During a recent meeting, I was asked for my take on the current environment for "tactical" investment strategies. It was noted that most tactical managers had a rough go last year and wondered if the environment had changed with the calendar. My response was brief and to the point, "It's been 'sheer misery' in the tactical space since the beginning of 2014... and no, nothing has changed."
Not surprisingly, I was asked to put "some color" behind my view and to extrapolate on why the environment has been tough on folks trying to employ a tactical approach to investing (which according to Investopedia is defined as: "An active management portfolio strategy that rebalances the percentage of assets held in various categories in order to take advantage of market pricing anomalies or strong market sectors.")
I tried to respond as succinctly as possible and when I was done, I realized that others might find my explanation of the current environment worthwhile.
So, here was my response and some thoughts on what investors/advisors should be doing now...
Since the beginning of 2014, stocks have working higher in a very choppy, sometimes violent fashion. Intraday volatility has increased dramatically as high-speed trend-following has become increasingly prevalent. For example, the S&P regularly moves plus or minus 0.5% within a matter of minutes these days - and without any news.
The next point is that each new high in the indices (and there have been more than a few over the last 15 months) has been met with selling. This price action has been affectionately referred to as the dreaded "breakout fakeout." The problem is that "breakouts" tend to be considered a good thing by most trend or momentum-based market indicators. So, in short, this means that the indicators most tactical managers employ have been consistently "fooled" each time a "fakeout" occurs.
Given that this trend has quickly became quite obvious to most traders, a great many of these "breakout fakeouts" quickly evolved into pullbacks as the "fast money" types sold short with glee each time a breakout failed.
However, after pulling back a handful of percentage points, each and every one of these declines (which are traditionally a friend to tactical managers) was quickly reversed as the next round of QE/monetary stimulus/friendly Fedspeak arrived from the likes of Mr. Bullard (see the October decline bottom), the ECB, China, Japan, etc.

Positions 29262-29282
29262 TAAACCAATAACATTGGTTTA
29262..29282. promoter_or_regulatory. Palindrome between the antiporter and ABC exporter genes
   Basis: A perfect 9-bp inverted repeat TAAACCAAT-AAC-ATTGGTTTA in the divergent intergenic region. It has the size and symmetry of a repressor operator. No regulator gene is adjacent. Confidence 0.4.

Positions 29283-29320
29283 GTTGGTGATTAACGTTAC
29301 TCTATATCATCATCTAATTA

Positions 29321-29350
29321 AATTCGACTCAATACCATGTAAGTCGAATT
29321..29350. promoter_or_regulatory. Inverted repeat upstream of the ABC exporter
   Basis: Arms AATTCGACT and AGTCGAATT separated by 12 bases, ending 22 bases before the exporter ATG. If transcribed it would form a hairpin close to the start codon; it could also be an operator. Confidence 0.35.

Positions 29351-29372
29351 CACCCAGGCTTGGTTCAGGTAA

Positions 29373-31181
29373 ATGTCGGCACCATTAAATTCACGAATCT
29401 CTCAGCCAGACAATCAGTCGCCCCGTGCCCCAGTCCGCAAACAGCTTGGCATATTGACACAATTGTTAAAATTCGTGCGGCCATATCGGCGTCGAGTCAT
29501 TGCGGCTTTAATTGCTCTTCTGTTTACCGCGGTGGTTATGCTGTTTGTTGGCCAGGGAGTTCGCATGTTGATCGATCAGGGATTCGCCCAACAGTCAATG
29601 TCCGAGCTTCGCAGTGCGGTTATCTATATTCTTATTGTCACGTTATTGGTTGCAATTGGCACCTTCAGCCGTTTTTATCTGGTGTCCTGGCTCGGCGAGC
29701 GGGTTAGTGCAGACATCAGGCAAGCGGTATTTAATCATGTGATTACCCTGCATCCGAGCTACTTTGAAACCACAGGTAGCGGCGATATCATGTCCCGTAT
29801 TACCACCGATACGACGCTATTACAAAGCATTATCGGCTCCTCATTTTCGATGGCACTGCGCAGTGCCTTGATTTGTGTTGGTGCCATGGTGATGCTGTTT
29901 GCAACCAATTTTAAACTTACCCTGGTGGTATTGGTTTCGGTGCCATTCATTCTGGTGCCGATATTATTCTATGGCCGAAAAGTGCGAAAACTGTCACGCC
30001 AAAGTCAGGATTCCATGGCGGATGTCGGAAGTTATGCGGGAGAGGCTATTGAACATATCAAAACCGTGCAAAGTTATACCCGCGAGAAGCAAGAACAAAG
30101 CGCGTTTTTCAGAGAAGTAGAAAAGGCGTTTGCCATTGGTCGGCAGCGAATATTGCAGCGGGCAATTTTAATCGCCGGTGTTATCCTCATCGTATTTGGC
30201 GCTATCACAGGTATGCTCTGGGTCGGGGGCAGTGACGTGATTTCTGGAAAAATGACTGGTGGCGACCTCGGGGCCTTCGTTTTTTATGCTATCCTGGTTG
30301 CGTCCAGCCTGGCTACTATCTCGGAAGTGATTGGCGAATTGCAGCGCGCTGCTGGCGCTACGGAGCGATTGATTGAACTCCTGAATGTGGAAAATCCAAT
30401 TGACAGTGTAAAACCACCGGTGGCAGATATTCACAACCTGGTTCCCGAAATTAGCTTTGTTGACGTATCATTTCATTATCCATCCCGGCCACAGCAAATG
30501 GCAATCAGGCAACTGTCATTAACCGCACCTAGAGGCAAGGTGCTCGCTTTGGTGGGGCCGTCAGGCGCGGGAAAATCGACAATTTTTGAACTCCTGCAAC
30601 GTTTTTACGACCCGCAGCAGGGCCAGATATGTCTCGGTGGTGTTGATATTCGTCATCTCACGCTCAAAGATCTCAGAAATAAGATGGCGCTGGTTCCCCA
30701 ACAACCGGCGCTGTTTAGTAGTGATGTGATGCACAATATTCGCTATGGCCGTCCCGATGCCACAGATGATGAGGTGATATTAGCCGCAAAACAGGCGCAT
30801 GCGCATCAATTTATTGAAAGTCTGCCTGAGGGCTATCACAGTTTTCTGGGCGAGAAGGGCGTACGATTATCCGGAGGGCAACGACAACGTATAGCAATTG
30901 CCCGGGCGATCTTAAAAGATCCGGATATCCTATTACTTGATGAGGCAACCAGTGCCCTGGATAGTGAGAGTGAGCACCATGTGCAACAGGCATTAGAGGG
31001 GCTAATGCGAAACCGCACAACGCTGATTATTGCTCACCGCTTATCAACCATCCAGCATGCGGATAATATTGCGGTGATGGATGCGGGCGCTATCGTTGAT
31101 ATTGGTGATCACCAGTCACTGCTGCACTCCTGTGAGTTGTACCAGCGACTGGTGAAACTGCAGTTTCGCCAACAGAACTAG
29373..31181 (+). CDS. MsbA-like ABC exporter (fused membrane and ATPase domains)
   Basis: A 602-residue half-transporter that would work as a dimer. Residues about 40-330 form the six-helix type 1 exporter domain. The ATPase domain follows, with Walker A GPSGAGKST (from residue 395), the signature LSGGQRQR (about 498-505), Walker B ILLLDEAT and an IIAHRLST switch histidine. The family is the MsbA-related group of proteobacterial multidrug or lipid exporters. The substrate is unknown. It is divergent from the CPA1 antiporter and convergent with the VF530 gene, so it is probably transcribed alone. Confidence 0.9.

In addition, the market has been a bit of a bucking bronco of late as we’ve seen no fewer than 10 changes in direction since December alone – and 7 already this year!
Perhaps the best statistic I’ve seen that describes the environment is this... From 1955 through 2012 the S&P experienced a "V-Bottom" every 1.6 years on average. However, since the beginning of 2013, the market has experienced a "V-Bottom" every 1.5 months on average.
Then there is the "fund flow" issue, that is likely responsible for the V-Bottoms. By now, most folks know about the money that has been flowing steadily into the U.S. market. But let's spend a moment to review the cause and effect here.
With the U.S. Fed and the Bank of Japan printing trillions in fresh cash via their QE programs last year, the bottom line is that money had to go somewhere. And what we saw is that an awful lot of it wound up in the U.S. stock and bond markets (remember, money goes where it is treated best).
And while the U.S. has stopped its QE program, the ECB has now stepped in to pick up the slack to the tune of €60 billion a month for a total of 19 months. As such, there is underlying support for the stock market whenever a "dip" takes place.
So, with the "fast money" selling all new highs and the fresh new QE money buying the declines, you wind up with a choppy, mean-reverting environment that has eventually managed to move steadily higher.
In sum, the fast-paced changes in direction have been tough as tactical managers have had a very difficult time dealing with this up-one-minute and then down-the-next market.
So, what is working, you ask? In essence, this continues to be a time to be more "strategic" in your approach to the markets. Or another way to put it is that your risk management techniques have needed to be longer-term in nature in order to succeed.